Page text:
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“All American: Homecoming” is a spin-off of the popular series “All American,” which chronicles the journey of a high-school football star. Set in Georgia at a prestigious historically Black university (or HBCU), the series follows college athlete Simone Hicks’s (played by Geffri Maya) journey to play tennis again after putting a baby up for adoption.
Two things were certain after the show’s plot was revealed. First, excellence would undoubtedly be the expectation at this HBCU. Second, the hair and makeup looks on the show would be nothing short of head-turning. With only two episodes out so far, we’ve already seen some beauty looks that are right on trend for 2022.
To learn more about what went on behind the scenes, we spoke with hair-department lead Ryan Burrell and makeup-department head Laverne Caracuzzi-Milazzo about the processes, products, and inspiration they used to bring the looks to life.
Learn why Milazo dubbed it the show of “lotion and lip balm” and how to make the DIY conditioning spray Burrell used to keep the actors’ hairstyles moisturized ahead.
How the Hairstyles on “All American: Homecoming” Differ From the Original
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“All American” saw some hairstyle variations, but for the most part, characters had either flowing waves or short buzz cuts. In “All American: Homecoming,” Burrell needed to incorporate an additional layer into the show’s looks, given that the main character is a Black tennis player. “The fact that the characters are athletes definitely plays a huge part in figuring out [how to] go from everyday styles to looks for them playing tennis,” Burrell says. “I would ask them, ‘Does this make sense? Would you play in this?'”
For Simone Hicks, Burrell says he took notes from a few famous tennis players. “For Geffri, [I] definitely was channeling Serena Williams, Naomi Osaka, and Sloane Stephens to fully understand how to place [the] hair when she’s playing,” Burrell says. “Playing tennis myself and watching video clips served as a huge inspiration for me to understand how hair moves.”
The Meaning Behind the Hair and Makeup on “All American: Homecoming
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The hairstyles on “All American: Homecoming,” Burrell notes, are all about showcasing the versatility of natural hair: “That was so important to me, to show women that you can wear your hair in any style and it can complement going from class to being an athlete.”
Caracuzzi-Milazzo says that the makeup direction for the season was all about risk-taking. “We’ve branched off and we’ve taken Simone from high school to college,” she says. “When you’re in high school, for most kids . . . you live at home and have a few more restrictions. And then when you get to college, you have a tendency to explore a little bit more and to entertain some different looks that you might have wanted to do but couldn’t.” In college, Caracuzzi-Milazzo says, the characters are “coming into their own and becoming new people,” and she wanted to stay true to that narrative.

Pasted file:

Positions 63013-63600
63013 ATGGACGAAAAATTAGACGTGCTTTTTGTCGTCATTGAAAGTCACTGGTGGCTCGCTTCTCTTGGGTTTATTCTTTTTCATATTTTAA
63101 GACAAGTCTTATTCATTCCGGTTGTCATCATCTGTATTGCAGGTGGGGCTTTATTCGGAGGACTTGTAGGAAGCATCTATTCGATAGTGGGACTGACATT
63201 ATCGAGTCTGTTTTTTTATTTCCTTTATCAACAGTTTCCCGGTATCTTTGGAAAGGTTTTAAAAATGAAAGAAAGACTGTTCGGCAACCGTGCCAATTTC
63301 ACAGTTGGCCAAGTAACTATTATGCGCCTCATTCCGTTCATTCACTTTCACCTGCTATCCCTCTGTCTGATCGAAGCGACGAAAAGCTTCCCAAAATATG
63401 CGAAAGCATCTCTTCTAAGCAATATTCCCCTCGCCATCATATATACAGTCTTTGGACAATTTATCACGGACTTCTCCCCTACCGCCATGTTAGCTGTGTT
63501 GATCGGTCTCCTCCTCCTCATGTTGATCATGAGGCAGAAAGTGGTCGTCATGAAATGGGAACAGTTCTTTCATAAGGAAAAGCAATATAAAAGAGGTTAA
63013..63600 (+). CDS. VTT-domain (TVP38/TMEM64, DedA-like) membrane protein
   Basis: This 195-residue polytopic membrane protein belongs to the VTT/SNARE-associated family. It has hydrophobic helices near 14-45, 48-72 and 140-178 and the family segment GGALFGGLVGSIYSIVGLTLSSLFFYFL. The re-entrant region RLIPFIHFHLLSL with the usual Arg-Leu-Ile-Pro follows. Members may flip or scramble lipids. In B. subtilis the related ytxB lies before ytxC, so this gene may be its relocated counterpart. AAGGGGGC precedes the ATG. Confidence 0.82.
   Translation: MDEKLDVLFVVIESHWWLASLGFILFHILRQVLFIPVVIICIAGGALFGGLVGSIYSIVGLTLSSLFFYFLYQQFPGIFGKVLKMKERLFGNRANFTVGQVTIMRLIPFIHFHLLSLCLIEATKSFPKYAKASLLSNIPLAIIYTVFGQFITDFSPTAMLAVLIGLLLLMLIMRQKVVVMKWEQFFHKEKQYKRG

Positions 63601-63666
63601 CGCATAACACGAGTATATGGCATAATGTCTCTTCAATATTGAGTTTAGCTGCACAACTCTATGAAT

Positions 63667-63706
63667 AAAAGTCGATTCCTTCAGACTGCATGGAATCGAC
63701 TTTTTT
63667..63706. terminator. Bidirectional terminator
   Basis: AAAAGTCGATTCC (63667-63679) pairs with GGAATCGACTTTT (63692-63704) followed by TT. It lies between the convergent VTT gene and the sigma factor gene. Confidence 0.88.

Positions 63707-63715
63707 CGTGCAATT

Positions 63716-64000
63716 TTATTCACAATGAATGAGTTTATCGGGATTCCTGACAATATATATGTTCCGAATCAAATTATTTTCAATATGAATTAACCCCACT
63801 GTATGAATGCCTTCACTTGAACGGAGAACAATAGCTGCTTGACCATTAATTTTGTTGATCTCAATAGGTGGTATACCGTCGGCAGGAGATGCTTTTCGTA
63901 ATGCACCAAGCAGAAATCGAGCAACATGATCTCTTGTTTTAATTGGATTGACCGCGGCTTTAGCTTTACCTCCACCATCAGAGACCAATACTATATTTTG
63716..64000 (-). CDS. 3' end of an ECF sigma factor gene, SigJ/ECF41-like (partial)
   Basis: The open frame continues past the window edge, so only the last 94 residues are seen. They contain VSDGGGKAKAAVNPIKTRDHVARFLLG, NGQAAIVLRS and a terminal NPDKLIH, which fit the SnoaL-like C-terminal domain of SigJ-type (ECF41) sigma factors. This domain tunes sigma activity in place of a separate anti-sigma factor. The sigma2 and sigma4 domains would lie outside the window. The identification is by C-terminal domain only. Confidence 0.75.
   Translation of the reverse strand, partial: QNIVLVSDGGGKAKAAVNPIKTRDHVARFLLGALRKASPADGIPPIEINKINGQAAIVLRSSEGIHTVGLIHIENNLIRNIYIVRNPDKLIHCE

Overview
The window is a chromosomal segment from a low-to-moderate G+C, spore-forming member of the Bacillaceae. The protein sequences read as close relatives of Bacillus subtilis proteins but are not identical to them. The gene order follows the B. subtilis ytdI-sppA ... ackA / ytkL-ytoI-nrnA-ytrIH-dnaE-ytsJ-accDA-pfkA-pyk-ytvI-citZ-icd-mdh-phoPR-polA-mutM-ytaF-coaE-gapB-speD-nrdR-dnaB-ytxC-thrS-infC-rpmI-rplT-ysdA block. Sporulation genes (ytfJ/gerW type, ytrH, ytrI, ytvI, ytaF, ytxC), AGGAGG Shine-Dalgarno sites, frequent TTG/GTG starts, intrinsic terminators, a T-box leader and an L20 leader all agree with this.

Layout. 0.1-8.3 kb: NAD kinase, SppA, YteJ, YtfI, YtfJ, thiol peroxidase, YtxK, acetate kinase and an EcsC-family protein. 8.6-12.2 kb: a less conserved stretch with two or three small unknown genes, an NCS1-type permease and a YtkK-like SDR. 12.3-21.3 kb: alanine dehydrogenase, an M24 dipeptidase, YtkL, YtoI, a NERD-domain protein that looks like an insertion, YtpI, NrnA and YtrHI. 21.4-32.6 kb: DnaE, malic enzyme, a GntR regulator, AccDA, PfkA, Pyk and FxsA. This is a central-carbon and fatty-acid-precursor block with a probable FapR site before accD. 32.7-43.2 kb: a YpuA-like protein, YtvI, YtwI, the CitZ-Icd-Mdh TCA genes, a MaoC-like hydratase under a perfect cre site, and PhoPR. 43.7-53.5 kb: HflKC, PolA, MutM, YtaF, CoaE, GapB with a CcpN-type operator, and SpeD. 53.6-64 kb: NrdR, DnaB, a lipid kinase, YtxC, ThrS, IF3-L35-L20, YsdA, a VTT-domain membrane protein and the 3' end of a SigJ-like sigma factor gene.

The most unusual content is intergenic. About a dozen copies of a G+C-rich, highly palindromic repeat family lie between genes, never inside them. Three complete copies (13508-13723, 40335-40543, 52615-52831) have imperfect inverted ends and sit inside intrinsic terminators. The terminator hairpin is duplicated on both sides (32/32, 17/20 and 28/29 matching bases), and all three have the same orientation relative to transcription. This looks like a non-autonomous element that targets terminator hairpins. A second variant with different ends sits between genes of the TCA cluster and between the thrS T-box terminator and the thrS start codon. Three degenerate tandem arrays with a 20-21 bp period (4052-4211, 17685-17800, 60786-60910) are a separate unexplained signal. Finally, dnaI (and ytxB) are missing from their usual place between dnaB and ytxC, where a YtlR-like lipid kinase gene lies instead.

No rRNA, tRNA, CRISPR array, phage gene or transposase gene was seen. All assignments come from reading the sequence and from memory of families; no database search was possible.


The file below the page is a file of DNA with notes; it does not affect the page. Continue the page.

Caracuzzi-Milazzo also wanted to underscore that women athletes can wear makeup and still play their respective sports well. “When creating the looks, particularly for tennis scenes, I tried to keep it minimal but still beautiful and clean,” she says. She wanted to show audiences that “you don’t have to go ahead and be playing tennis, for instance, with no makeup on — you actually can have eyelashes on or a light lipstick, and you can have that really pretty glowy skin while you’re playing.”
Beauty Products Used on “All American: Homecoming”
Caracuzzi-Milazzo joked that she referred to “All American: Homecoming” as “the show of lotion and lip balm” because the cast asked constantly for the two products. To combat dryness, Caracuzzi-Milazzo kept a facial steamer and a towel warmer in the trailer for the cast members. She also used the Mario Badescu Vitamin C Serum ($32, originally $45) and Rose Hip Oil ($8, originally $11) to help maintain their skin throughout the season, and she used Kiehl’s Facial Fuel ($35) for the men in the cast. For body lotion, she used Kiehl’s Creme de Corps Body Lotion ($32).
“Most of our actors have curly hair. So to keep it moist, I just do a homemade leave-in conditioner,” he says. “In a spray bottle with warm water and conditioner, I put in a little Dempur Hair Growth Serum ($20) and shake it up.” That mixture, Burrell says, kept the cast members’ hair soft even during 10 to 12 hour days.
Both Burrell and Caracuzzi-Milazzo want audiences to know that Black beauty is versatile and can fit whatever lifestyle the wearer chooses. “Fans will be surprised on how much we change each actor up in the episodes,” Burrell says. “Especially with Geffri. One episode, I have her in butterfly locs, then in another, Bantu knots for playing tennis — and they’re huge. So I hope the audience loves this and sees that you can push the envelope with natural hair. It doesn’t just have to be pulled back.”